As the resident European at Kuno Creative, I was asked “What is state of inbound marketing in Europe?” My overly simplistic answer was “Great!” Little was I aware of the leaps and bounds European companies have taken to adopt and incorporate inbound marketing practices into their marketing mix.
This shouldn’t be totally surprising. The ComScore report ‘Europe Digital Future in Focus 2013’ reports Europe represents 27 percent of worldwide Internet users with an actual audience nearly double that of the US. In one year (between 2011-2012), Europe saw Internet user growth of 7 percent to a 2012 high of 408 million users. From a technical perspective, Europe has faster Internet speeds and greater population penetration levels than the US. They also utilize Internet technology at a deeper societal level, e.g. Estonia in 2005 became the first country in the world that enabled online voting for national elections.
With this level of user growth and societal adoption, supported by a superior technical infrastructure, it is not surprising Europe is quickly becoming the happy hunting ground of inbound marketers.
In its recent report titled “2013 State of Inbound Marketing, Europe Report,” HubSpot confirms this reality. From interviewing 443 marketers across Europe, HubSpot recognized Europe is adopting inbound marketing at a similar rate to the US, with 42 percent of European marketers set to increase marketing expenditure next year.
Currently, European marketers dedicate 37 percent of marketing budgets to inbound marketing, outpacing corresponding budget allocation by US companies by 4 percent.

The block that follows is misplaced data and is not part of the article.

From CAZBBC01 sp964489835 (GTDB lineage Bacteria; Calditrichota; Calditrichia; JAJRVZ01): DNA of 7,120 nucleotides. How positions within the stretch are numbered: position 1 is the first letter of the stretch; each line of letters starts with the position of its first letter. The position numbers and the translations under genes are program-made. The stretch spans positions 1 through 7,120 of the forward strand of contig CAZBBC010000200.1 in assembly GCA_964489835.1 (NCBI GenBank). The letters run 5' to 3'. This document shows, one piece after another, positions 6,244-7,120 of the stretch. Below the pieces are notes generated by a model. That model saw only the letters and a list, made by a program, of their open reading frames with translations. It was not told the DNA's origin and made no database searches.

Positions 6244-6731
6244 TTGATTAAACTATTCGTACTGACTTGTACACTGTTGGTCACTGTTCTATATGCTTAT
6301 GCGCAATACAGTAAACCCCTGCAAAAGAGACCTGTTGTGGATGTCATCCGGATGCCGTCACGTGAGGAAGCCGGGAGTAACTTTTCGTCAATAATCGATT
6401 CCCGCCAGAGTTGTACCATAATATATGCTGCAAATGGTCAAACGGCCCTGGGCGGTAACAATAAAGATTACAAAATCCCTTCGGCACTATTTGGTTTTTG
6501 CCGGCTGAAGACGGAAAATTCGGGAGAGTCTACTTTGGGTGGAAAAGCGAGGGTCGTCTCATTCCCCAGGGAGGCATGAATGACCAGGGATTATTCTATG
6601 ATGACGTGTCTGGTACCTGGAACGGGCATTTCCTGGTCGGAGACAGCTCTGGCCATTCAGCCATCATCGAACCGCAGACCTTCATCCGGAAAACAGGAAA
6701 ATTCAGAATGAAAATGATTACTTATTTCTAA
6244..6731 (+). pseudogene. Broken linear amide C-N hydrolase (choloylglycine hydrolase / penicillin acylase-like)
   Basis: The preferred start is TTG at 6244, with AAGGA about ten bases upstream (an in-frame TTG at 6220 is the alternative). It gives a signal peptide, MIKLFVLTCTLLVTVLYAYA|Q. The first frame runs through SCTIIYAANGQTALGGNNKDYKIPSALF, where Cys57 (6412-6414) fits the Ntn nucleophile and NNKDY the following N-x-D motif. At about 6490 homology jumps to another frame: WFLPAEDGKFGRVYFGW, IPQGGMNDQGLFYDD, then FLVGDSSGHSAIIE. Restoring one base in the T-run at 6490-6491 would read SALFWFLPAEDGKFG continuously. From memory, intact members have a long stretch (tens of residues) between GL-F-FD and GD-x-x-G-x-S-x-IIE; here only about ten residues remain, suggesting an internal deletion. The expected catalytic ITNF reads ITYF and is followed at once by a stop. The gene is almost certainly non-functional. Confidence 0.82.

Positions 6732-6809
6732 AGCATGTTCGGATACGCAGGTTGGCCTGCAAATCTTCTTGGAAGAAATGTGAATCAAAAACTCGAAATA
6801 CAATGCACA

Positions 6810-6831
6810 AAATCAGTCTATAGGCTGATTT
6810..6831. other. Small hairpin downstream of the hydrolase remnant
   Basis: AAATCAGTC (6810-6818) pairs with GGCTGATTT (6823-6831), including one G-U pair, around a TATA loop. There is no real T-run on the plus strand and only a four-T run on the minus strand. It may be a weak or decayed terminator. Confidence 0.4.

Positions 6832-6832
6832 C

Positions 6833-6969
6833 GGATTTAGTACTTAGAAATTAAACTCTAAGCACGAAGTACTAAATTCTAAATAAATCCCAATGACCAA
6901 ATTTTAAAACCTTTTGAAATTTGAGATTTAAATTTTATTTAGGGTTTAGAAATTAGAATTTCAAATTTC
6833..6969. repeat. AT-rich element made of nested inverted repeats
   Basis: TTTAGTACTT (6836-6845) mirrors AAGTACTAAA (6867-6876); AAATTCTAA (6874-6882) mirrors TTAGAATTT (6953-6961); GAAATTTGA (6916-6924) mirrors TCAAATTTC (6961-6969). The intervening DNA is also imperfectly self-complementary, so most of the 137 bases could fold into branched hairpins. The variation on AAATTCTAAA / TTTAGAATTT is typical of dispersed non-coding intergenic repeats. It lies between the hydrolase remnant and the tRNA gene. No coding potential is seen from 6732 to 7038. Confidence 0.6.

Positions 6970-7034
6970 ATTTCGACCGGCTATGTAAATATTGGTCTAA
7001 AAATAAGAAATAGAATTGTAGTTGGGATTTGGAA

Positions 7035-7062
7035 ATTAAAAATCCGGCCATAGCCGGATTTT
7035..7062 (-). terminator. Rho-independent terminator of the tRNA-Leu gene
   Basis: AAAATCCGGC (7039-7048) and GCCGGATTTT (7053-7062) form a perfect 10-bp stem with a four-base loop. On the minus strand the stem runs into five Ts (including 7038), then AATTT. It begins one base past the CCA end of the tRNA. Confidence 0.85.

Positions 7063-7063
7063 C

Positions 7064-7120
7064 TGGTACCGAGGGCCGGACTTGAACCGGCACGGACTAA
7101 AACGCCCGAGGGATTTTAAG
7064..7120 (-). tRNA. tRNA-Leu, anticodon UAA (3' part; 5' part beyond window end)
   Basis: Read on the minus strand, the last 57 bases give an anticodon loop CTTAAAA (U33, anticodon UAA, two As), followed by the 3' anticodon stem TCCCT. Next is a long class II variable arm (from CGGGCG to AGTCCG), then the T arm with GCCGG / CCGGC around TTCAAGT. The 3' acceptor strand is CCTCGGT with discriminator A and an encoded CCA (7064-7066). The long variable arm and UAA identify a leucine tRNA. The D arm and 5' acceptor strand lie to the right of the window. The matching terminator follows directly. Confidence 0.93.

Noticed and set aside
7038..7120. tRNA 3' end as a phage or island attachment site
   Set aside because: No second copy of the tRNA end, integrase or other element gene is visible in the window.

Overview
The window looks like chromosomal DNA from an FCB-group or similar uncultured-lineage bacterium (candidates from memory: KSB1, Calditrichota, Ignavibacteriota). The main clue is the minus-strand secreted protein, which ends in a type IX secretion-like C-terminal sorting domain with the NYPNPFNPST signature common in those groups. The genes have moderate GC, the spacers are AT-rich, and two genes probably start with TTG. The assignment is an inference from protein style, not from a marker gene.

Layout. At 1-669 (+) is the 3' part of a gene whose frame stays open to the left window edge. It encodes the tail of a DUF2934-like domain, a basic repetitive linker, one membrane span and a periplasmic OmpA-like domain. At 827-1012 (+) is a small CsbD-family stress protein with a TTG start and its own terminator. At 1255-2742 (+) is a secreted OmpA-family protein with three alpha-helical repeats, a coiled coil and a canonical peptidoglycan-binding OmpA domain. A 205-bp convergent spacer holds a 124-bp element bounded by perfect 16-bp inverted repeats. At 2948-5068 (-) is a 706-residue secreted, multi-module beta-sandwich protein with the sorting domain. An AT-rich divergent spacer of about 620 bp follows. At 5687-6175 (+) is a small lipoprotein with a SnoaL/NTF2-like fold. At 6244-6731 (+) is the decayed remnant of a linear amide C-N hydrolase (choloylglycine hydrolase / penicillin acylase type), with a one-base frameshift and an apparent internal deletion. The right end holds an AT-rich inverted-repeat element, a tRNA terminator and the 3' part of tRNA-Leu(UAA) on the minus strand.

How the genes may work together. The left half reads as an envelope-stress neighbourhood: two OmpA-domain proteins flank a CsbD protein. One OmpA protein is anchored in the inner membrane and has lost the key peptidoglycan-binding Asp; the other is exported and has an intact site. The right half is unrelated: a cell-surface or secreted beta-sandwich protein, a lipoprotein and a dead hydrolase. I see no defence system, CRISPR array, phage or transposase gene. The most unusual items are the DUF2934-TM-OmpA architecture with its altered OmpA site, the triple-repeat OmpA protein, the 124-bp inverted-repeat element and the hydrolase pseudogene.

In a generally stagnant European economy, inbound marketing has become recognized as an excellent source for lower cost leads. From a high level perspective, Europe looks like it’s doing well. Scratch that surface and it becomes even more interesting. (For greater insight, check out HubSpot’s report).
While it seems that Europeans have embraced the technical/tactical aspect of inbound marketing, they have yet to fully manifest inbound marketing’s philosophy/science. With a predominant focus on top of the funnel leads, European marketers have yet to fully invest in lead nurturing campaigns like their US counterparts. They test their campaigns less (49 percent admitted to no testing at all) resulting in an average conversion rate half of what you would expect in the US (5.7 percent vs 10.7 percent respectively.) They understand the main concepts but have yet to deploy the full feature set.
This HubSpot research is supported by Forester Research, which, in its research, recognizes that “while North American marketers focus more on demand generation and sales, European marketers focus equally as much on loyalty and relationship marketing.”
So what does this mean for the future of inbound marketing in Europe? In the short-term the more focused European companies will reach out and work with US inbound marketing companies for what they can offer beyond their European counterparts. Equally this is the perfect opportunity for US inbound marketing companies to establish in Europe and claim a portion of this growing market, e.g. HubSpot opened its first European office in Dublin, bringing their extensive expertise to the European market. Overall, though, the European inbound marketing industry will regionalize to successfully address the unique cultural and linguistic challenges that only Europe can offer.
On the off-chance you get asked “What is state of inbound marketing in Europe?” your answer should be “Great, and only getting better.”
Have you any experience with either conducting inbound marketing for European companies or are considering expanding into Europe? Share your experience in the comments below.
photo credit: GlasgowAmateur
Patrick McCaffrey is a Marketing Technologist with Kuno Creative. Outside of work, he's typically reading, drawing or cleaning up his son's most recent mess. If you want to talk digital marketing, marketing strategy or simply what is it like to be an Irishman in Cleveland, connect with him on LinkedIn and/or Twitter.